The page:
About a week ago, it was announced that H&R Block is closing hundreds of locations as it prepares to file fewer tax returns this coming year following the passage of the Tax Cuts and Job Act. Now I’m sure you can imagine that I don’t often like speaking about the big tax return factories, and I won’t be able to completely hold my virtual tongue here as I discuss them, but I have to do so as I find this to be interesting news.
First off, this is not completely surprising. The thinking is that more people will have less complicated tax returns because of the increased standard deduction. And yes, there are going to be more people who no longer will itemize their deductions, and their tax returns will become that much simpler. I believe, however, that if clients receive a higher level of service, they will not simply abandon their tax preparer.
If you feel your preparer is only putting the right things on the right lines of a tax return, then I can see why going it at it by yourself makes sense if you are anticipating having fewer lines to put numbers on. I, however, aim to give my tax clients more than this.
One of the best parts of tax season is making people aware of things we can use in their tax return that they were not even aware of. For it is one thing to be the person who can make sure you put all the right numbers on all the right lines, but it is much more gratifying to add in new numbers on new lines that can lead to a bigger refund. And this is a dynamic that is not going to go away with a new set of tax rules.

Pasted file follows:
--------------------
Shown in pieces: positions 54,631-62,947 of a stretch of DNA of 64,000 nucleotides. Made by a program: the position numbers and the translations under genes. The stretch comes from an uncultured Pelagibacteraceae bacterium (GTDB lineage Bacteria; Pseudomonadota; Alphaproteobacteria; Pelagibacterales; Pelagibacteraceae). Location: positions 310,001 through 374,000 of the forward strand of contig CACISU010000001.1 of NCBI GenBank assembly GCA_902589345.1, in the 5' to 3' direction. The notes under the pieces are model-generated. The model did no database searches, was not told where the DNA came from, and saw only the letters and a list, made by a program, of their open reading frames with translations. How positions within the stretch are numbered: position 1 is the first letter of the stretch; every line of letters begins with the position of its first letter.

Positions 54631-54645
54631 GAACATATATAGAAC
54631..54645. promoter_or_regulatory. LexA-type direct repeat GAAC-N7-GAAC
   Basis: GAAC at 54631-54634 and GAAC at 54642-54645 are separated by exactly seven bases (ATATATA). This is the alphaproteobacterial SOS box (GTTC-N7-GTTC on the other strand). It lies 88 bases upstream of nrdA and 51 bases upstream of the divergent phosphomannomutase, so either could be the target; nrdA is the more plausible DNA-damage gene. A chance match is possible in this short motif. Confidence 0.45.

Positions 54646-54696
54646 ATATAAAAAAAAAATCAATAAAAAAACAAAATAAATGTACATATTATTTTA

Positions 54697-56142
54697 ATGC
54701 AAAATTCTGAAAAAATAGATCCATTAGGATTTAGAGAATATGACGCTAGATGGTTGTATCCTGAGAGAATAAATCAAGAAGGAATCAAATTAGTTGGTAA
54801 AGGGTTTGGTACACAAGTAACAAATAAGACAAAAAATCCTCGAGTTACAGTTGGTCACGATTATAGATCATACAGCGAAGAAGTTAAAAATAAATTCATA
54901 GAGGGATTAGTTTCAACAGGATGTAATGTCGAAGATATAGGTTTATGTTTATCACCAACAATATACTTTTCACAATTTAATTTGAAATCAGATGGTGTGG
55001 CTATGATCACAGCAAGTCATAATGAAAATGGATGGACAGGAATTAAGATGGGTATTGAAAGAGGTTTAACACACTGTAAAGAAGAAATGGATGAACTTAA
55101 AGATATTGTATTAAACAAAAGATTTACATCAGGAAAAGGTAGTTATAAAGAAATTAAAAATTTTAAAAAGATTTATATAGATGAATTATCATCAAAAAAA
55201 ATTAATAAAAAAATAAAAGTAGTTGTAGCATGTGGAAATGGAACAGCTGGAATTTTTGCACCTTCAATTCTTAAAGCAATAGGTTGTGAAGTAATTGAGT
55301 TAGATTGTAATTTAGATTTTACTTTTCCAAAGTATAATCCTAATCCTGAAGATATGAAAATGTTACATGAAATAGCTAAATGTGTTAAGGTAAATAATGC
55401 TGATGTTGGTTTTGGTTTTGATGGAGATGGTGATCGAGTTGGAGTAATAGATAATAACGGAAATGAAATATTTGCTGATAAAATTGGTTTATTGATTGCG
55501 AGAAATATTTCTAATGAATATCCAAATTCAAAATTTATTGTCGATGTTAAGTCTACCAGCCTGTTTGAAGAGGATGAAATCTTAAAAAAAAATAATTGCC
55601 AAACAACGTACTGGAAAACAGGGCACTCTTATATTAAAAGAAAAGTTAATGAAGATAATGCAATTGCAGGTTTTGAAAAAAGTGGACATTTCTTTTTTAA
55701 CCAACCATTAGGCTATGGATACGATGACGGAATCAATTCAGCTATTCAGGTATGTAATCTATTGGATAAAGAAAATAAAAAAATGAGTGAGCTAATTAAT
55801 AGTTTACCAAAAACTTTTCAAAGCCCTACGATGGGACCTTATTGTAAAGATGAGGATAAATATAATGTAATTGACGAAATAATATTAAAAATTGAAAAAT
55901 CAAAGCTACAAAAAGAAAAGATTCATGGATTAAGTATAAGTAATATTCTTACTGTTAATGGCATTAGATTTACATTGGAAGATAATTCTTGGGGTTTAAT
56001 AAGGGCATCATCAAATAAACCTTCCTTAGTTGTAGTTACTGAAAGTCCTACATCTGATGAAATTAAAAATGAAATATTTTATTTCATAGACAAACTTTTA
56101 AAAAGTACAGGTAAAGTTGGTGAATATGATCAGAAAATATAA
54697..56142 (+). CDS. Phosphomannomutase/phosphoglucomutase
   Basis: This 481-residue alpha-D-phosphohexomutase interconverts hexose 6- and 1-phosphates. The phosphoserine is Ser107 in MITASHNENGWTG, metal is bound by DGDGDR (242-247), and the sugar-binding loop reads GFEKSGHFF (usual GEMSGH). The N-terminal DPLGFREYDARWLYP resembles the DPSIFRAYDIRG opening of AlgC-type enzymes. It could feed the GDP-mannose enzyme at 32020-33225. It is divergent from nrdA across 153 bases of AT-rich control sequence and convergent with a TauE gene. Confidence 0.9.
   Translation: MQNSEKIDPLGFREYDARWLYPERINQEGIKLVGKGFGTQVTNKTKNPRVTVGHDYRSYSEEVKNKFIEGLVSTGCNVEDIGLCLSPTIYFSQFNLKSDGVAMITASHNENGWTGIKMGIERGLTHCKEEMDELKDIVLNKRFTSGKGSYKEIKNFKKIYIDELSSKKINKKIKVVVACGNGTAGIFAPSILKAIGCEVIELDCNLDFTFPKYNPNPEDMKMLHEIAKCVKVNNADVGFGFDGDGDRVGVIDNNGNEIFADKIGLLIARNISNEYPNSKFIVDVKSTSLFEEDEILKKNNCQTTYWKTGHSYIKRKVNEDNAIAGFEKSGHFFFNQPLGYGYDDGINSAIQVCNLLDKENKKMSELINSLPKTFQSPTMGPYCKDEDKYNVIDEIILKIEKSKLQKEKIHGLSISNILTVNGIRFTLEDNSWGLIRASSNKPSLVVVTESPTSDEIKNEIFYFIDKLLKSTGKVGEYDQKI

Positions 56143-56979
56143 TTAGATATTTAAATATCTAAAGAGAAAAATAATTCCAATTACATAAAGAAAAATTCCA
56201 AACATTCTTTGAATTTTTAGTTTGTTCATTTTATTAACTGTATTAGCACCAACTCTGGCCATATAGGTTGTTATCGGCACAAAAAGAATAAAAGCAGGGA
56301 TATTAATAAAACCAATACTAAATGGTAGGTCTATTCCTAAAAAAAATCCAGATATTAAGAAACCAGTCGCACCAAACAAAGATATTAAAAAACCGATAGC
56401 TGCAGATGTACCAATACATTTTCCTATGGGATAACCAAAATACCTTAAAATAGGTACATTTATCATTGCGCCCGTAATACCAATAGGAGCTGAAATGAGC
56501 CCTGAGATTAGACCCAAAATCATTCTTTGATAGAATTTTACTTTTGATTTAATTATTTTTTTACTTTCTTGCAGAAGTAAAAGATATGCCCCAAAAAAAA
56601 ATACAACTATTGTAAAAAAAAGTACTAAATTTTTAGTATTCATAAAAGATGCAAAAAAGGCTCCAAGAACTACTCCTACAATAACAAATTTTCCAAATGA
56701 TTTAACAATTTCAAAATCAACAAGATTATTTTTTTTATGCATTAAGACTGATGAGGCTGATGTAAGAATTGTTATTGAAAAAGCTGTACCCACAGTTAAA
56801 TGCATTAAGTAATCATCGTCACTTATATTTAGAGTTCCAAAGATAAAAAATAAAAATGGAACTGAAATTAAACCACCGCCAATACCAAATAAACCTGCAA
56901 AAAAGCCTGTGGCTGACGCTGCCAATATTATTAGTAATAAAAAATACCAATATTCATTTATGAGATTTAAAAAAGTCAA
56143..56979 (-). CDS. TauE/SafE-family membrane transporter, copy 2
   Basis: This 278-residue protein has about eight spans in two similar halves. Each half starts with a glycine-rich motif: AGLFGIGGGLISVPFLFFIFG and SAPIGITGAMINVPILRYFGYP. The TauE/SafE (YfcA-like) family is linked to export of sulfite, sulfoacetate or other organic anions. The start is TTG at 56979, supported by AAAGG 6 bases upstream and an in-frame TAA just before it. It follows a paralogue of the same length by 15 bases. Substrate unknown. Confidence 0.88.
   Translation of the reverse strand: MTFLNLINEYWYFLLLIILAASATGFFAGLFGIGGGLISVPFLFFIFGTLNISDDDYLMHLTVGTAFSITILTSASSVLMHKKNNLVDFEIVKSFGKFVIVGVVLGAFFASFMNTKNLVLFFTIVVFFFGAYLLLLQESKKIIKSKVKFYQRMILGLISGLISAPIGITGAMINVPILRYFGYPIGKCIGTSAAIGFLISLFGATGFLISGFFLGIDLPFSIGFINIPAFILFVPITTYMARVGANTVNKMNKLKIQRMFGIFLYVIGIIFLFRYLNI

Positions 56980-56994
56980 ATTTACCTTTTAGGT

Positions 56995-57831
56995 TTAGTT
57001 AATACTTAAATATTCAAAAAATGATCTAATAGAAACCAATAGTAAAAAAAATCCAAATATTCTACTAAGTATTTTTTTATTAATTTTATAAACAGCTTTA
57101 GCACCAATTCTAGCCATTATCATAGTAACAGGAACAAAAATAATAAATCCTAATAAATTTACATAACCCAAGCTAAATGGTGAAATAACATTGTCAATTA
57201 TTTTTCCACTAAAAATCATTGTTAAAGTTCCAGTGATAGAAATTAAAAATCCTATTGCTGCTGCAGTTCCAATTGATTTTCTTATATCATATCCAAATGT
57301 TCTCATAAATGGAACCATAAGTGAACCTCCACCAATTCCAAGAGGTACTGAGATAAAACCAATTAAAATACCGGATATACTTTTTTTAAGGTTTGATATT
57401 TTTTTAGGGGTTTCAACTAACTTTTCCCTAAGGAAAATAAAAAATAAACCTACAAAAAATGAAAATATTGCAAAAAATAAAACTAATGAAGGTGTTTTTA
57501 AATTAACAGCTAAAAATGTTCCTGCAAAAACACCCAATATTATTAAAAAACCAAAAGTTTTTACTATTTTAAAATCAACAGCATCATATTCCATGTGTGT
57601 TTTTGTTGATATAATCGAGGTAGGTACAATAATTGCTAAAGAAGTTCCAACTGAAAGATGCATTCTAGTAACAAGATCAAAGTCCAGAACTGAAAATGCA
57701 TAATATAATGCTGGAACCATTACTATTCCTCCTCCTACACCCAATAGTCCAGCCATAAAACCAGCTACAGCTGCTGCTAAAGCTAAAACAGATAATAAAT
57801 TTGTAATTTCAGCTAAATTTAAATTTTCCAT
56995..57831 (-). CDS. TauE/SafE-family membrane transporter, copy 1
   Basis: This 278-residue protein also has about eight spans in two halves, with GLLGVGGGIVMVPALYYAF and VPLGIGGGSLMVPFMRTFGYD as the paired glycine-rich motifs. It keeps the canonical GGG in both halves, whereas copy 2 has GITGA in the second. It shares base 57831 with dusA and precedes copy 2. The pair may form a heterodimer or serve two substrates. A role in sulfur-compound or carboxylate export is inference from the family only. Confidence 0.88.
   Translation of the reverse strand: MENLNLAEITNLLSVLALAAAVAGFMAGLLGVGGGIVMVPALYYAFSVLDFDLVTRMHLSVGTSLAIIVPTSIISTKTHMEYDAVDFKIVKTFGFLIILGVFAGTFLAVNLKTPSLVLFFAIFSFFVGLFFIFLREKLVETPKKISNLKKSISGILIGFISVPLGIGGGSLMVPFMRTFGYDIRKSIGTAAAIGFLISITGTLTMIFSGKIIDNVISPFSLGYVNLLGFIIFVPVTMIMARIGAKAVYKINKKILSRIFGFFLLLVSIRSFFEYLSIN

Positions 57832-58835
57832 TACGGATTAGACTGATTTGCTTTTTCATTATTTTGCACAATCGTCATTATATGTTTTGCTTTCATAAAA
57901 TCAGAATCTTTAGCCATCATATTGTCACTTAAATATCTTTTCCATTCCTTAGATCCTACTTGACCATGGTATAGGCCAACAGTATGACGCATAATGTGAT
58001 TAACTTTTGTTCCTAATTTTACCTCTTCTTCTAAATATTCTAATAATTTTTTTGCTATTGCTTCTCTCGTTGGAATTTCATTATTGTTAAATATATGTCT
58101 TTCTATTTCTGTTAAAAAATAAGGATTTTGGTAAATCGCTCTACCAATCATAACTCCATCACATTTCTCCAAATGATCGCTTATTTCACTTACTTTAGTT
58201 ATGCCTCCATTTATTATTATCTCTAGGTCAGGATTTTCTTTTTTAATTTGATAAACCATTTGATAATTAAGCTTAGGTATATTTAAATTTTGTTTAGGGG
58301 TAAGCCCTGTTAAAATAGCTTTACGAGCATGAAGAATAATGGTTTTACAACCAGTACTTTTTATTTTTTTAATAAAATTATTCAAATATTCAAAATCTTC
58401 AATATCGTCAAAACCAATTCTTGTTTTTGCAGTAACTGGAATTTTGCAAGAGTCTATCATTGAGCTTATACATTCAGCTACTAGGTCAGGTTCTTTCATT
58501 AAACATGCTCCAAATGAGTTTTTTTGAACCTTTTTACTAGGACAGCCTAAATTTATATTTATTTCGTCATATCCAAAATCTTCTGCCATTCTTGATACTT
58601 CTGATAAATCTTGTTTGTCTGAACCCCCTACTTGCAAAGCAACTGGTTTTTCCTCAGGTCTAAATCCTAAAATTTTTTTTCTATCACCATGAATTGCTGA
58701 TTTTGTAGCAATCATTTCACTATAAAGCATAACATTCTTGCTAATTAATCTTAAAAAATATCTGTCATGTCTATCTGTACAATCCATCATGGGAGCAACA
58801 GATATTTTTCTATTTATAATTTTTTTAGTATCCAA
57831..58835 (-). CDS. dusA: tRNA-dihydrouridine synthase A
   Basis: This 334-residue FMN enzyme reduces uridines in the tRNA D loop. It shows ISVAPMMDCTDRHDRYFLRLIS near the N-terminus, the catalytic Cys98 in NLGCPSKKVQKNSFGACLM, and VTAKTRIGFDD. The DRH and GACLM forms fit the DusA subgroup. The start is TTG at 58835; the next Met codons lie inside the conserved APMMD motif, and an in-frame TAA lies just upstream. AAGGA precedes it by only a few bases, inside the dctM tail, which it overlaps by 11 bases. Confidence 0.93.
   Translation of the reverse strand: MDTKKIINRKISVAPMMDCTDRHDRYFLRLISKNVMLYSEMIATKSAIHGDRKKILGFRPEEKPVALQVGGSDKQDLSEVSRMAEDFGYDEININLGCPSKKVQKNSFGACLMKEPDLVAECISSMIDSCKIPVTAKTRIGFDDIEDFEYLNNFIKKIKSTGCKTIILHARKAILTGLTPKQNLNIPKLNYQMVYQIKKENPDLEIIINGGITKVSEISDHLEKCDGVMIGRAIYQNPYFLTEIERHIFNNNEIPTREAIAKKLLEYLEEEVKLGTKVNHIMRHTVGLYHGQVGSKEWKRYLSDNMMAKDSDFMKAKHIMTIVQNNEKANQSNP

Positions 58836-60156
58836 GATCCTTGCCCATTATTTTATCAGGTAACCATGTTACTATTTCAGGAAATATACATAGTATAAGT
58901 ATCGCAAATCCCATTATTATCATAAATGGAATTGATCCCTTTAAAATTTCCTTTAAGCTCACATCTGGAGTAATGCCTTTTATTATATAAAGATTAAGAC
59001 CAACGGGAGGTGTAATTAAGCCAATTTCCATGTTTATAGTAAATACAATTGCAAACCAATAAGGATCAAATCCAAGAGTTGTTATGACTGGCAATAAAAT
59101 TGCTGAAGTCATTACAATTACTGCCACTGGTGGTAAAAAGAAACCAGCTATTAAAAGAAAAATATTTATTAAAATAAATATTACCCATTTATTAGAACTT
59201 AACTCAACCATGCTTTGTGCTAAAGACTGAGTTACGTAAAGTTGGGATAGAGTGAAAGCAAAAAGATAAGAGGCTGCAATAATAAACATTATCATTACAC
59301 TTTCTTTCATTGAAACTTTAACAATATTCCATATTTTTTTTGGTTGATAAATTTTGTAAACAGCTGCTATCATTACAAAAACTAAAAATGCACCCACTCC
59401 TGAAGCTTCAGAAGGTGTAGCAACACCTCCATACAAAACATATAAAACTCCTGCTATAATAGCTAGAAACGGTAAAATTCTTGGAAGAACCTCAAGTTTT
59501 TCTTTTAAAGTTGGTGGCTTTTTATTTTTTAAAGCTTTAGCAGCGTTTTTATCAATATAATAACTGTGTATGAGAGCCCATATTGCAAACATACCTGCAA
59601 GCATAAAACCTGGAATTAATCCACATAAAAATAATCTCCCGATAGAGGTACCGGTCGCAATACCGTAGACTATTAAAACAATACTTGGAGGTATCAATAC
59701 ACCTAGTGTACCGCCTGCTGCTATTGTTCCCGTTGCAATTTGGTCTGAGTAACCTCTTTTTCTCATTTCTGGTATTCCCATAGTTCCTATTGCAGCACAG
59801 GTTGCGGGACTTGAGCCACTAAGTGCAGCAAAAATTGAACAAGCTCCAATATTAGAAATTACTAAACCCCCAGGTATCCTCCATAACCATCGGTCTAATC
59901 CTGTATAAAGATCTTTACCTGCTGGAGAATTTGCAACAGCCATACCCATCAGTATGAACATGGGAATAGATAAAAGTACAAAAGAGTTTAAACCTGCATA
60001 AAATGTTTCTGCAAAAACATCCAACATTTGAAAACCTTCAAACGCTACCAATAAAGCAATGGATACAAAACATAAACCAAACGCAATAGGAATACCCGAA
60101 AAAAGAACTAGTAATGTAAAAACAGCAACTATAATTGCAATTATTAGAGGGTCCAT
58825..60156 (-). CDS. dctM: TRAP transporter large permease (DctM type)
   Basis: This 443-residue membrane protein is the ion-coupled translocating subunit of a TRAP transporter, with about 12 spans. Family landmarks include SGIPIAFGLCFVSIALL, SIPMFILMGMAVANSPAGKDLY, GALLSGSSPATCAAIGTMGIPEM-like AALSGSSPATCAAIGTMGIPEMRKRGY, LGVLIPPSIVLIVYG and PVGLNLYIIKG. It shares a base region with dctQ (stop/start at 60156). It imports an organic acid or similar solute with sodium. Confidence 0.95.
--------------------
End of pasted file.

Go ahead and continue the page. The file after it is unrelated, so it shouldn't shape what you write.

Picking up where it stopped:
I believe that my clients should leave with the confidence that they are filing a tax return that utilized the tax rules to their greatest possible advantage. For really, if someone misses something on a tax return it’s usually not unreported income, but deductions that are not being used (at least if it’s all done ethically and legally). These things are missed because tax law is complicated. It was complicated before, and it is still complicated now.
So even though many tax returns will become simpler under the new rules, don’t you still want to file a return that reflects the best possible situation for you? Even if you only end up taking the standard deduction and there is little else needed to report on your return, is there not comfort in knowing that was your best possible choice?
I mean, we are months after the passage of the TCJA, and the IRS is still releasing notices advising on how many of the rules will be applied. If they are taking this long to figure things out, can it really be that simple?
And sure, my view on this is far from unbiased. I trust, however, that the level of service I provide to my clients will lead them to agree, and we will remain committed to getting through the new law together.
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